The European Union reacted with relative lightning speed to the death of hundreds of its citizens in a Malaysian passenger jet shot down over eastern Ukraine July 17. Within two weeks, the fractious 28-member community unanimously agreed on a beefed-up package of what the bloc called “sectoral sanctions” against Russia, which the West holds responsible for supporting the rebel groups that likely shot down MH17.

EU officials announced the new punitive package after a meeting of ambassadors on July 29. Although exact details remain to be disclosed, official hints made clear that Europe’s often clumsy diplomatic process had produced a deftly targeted package. The EU unsheathed two of its potent tactical weapons against Moscow ­— access to capital markets and advanced technology — while avoiding such nuclear options as cutting off Russian banks from short-term transactions and canceling any existing energy sales or investments. Washington announced the same day that it will impose similar measures. “The Western countries are becoming more and more creative in thinking up sanctions that are painful to Russia’s political and economic elite while damaging the interests of Western business as little as possible,” Sergey Smirnov, a researcher at Moscow’s Higher School of Economics, commented in a biweekly written report issued by the institution.

The sternest of the promised new sanctions is a ban on Russian state banks’ borrowing on Western markets for a term longer than 90 days. Sanctions by the U.S. are also ramped up, as the administration published a list including No. 2 bank VTB while excluding Sberbank, which dominates Russian finance, but leaks from EU officials indicate that they will include Sberbank on their blacklist. The EU is also expected to curtail the export of oil and gas technology that Russia needs to develop its next generation of energy resources, many of which are found in challenging offshore fields in the Arctic and northern Pacific oceans, as well as so-called dual-use goods that could have a military use.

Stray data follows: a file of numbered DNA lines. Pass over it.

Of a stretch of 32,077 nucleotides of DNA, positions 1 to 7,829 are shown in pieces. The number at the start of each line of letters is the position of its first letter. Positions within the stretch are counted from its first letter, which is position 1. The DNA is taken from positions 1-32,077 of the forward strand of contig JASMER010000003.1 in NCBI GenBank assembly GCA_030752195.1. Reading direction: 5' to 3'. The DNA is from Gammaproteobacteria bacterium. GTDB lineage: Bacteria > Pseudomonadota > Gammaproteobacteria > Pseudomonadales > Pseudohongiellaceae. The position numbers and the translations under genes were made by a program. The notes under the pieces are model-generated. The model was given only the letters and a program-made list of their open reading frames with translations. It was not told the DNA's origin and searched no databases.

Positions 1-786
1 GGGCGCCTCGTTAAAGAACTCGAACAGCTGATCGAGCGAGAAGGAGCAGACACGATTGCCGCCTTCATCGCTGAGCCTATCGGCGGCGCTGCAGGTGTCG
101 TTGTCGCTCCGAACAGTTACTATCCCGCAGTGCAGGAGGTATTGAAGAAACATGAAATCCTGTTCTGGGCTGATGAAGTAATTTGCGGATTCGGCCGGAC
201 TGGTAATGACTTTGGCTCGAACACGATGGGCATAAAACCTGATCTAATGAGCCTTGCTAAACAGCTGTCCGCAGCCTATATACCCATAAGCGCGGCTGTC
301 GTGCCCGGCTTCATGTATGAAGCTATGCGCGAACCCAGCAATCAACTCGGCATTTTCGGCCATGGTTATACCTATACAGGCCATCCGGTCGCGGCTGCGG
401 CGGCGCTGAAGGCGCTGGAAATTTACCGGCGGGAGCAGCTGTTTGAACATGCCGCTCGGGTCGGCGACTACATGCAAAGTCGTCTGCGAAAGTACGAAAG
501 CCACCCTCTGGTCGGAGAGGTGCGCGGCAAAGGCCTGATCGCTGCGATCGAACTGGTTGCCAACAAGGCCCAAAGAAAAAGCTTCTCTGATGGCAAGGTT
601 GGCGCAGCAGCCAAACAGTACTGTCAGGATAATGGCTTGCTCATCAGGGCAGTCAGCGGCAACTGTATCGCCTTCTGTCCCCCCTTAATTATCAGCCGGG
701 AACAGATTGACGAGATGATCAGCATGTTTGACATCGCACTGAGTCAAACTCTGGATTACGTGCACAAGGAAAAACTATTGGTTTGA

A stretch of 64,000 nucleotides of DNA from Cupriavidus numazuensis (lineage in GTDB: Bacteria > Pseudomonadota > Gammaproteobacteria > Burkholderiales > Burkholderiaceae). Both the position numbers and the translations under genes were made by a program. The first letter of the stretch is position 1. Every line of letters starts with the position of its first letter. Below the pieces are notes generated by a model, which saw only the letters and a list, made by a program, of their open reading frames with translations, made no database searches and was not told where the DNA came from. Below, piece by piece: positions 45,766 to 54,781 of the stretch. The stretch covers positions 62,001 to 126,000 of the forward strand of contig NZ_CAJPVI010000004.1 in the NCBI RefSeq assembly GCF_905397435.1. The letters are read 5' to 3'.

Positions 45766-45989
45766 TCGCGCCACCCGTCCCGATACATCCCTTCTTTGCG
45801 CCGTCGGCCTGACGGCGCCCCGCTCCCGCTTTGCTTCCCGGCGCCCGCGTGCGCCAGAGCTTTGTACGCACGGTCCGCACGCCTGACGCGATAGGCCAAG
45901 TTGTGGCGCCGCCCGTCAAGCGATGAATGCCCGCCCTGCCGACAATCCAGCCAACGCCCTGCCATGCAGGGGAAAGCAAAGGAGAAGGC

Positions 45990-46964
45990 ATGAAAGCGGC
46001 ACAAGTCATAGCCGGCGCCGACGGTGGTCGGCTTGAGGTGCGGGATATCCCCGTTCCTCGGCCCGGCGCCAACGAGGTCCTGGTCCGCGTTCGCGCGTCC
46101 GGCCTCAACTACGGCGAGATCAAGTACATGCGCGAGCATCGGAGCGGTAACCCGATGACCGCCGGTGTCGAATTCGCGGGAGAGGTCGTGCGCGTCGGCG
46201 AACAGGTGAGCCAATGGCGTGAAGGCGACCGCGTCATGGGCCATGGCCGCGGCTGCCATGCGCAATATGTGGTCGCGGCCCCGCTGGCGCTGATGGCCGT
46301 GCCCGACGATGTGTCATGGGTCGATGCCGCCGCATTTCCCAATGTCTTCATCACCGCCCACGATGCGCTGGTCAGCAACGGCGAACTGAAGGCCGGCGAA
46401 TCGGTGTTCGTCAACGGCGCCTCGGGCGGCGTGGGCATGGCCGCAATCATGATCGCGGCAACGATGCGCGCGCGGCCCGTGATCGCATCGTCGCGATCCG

After months in which European capitals dragged their feet over retaliatory actions against Moscow, the latest round of sanctions represented hardening Western attitudes toward President Vladimir Putin’s perceived truculence and military escalation, even after the MH17 bloodbath. “What’s clear is the long-term trend of divergence,” says Fredrik Erixon, director of the European Centre for International Political Economy in Brussels. “Russia has shown itself to be a very unpredictable place, which will lead to far less foreign direct investment and accelerate the diversification of European gas imports.”